As it has for the last couple years, Google is releasing a developer preview of the next version of Android in March. Before you ask, no, we don’t know the name beyond “Android P.” Another thing we don’t know is just how big the user-facing changes will be this time around, as this preview is mostly focused on the changes that will affect developers. In fact, Google VP of engineering Dave Burke is calling this “an early baseline build for developers only,” so definitely do not go flashing your main phone with this and assume it will be usable day to day.
The feature that will probably garner the most discussion is built-in support for a notch cutting into the display at the top of the screen. (Google’s term for it is “display cutout support.”) Those notches were unavoidable on new Android phones at Mobile World Congress last month, so that support is going to be important at least until companies stop blithely copying Apple’s iPhone X. In the meantime, developers will be able to test how their full-screen apps will work with notches with the new tools Google is releasing today.
The other change that users may see is staring you right in the face in the image below: a tweaked look for the Quick Settings panel and notification drawer with rounded corners. Don’t assume too much there, however, as this is just an early preview and Google has made tweaks to the look of quick settings and notifications in other previews.
The new look for notifications also includes a new look for notifications from messaging apps: they will be able to include recent lines from your conversation if you want to reply inline right inside the notification. It’s similar to how iOS handles iMessage notifications, but without all that force-touch fuss. Apps will also be able to include “Smart replies” (perhaps provided by Google?), images, and stickers directly in the notification.
As I said earlier, this is a developer preview, so the above pretty much encapsulates the visual changes we’ve been able to identify so far. In fact, it pretty much encapsulates the traditional user-facing “features” that are worth calling out in Google’s blog post. There are a few more bits here and there, though. Android is finally introducing a standard dialog box UI for when apps want to verify your identity with a fingerprint, for example.
The rest are the sort of things that are related to the overall efficiency of Android or are specifically there for developers to test their apps against. The list is surprisingly long, but it’s hard to find a huge theme for Android P’s changes in the way that we were able to do with earlier releases.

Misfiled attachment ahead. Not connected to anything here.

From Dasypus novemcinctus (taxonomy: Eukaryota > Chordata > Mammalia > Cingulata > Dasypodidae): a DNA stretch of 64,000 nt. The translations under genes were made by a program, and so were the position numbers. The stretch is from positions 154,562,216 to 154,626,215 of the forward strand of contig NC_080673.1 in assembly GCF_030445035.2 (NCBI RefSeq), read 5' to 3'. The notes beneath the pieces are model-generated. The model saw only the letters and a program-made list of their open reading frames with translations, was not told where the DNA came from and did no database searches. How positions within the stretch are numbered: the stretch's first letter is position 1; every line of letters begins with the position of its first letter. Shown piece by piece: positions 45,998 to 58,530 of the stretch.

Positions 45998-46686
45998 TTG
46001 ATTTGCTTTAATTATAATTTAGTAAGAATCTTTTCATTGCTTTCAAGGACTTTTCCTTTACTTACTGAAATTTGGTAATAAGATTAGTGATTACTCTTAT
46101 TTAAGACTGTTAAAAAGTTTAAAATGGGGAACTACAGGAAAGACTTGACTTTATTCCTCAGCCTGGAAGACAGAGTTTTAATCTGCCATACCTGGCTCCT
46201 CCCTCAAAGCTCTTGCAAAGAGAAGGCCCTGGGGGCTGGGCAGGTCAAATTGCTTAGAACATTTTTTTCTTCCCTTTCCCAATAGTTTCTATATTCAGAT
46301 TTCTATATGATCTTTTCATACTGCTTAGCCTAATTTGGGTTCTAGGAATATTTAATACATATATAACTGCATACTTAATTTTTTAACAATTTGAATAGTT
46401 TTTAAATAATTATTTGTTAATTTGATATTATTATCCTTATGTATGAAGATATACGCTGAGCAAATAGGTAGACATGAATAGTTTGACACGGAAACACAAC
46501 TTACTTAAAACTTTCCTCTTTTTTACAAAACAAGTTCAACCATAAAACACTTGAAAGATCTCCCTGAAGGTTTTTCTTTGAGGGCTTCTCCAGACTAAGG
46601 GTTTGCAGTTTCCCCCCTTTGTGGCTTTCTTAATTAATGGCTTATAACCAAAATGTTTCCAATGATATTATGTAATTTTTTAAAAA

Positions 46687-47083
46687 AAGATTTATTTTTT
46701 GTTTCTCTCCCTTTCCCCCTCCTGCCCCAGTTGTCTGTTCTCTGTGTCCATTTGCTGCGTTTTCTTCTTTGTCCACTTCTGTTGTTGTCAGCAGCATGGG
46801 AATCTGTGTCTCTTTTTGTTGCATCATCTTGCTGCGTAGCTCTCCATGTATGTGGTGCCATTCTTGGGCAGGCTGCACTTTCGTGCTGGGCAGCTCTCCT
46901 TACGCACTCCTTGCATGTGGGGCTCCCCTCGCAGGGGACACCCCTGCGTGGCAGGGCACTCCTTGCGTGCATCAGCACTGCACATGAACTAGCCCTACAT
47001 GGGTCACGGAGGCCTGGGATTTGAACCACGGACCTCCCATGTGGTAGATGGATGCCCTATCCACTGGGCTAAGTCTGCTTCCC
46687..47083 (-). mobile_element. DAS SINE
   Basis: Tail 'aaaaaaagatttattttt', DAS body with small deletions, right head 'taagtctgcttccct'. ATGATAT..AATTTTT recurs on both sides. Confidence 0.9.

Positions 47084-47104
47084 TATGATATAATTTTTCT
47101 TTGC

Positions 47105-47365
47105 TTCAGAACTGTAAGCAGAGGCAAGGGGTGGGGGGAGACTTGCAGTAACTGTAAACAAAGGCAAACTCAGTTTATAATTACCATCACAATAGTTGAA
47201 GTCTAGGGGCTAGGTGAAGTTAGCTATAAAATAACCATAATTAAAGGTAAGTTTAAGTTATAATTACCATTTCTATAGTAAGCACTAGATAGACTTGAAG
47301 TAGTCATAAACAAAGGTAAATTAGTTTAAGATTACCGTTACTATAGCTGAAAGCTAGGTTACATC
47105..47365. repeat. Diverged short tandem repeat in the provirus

Here are a few of the notable changes for developers:
“Android P restricts access to mic, camera, and all SensorManager sensors from apps that are idle.” If an app is in the background and not active, they won’t be able to access your microphone. This is a huge bummer for Facebook-is-listening-to-you conspiracy theorists.
Built-in support for more video and image codecs, including HDR VP9 Profile 2 and HEIF (heic), with the latter bringing Android more in line with how iOS does things. Google also promises more information “later this year” on “enhancing and refactoring the media APIs to make them easier to develop and integrate with.”
A multi-camera API so an Android app can individually request the data from more than one camera sensor at once. So for phones that have two cameras on the back, there will be a standard way for apps to more granularly control them.
Support for Wi-Fi RTT (Round-Trip-Time), which allows apps to get indoor positioning data down to a meter or two. It works by measuring the distance to various Wi-Fi access points.
Better Autofill, which should make it easier for password managers to enter your password for you so you aren’t constantly doing a switch-apps-and-copy-and-switch-apps-and-paste dance.
Improved performance for ART and apps written in Kotlin.
Google is also warning developers that Android P is going to start throwing up warning boxes at users when they install apps that “targets a platform earlier than Android 4.2.” Basically, if you’re not using a recent SDK for your app, Google will make you feel bad by making your users distrust your app a little. It’s also going to expect that apps submitted to the Google Play store target Android Oreo in November and, in 2019, that they support 64-bit hardware.
Google is also going to start “a gradual process to restrict access to selected non-SDK interfaces.” That’s code for “use the public APIs that we have created for Android or maybe someday your app won’t work” (not an actual quote).
The company is taking this one slowly and is encouraging developers to reach out if their app isn’t covered.
Now, it wouldn’t be a story about a new version of Android without a big caveat, so here it is: even though we fully expect more details in May and a release this fall, the likelihood that your current Android phone will get any of these features is not great. In fact, if history is any guide, your chances are perishingly small. It’s possible that the deep, structural changes that Google made to Android with Oreo (known as Treble) could make the update situation better this time around. But it’s impossible to know until that we see that happen.
Don’t install this on your main smartphone
The good news for you early adopters is that Google is once again promising an Android Beta release at some point in the future, as it gets “closer to a final product.”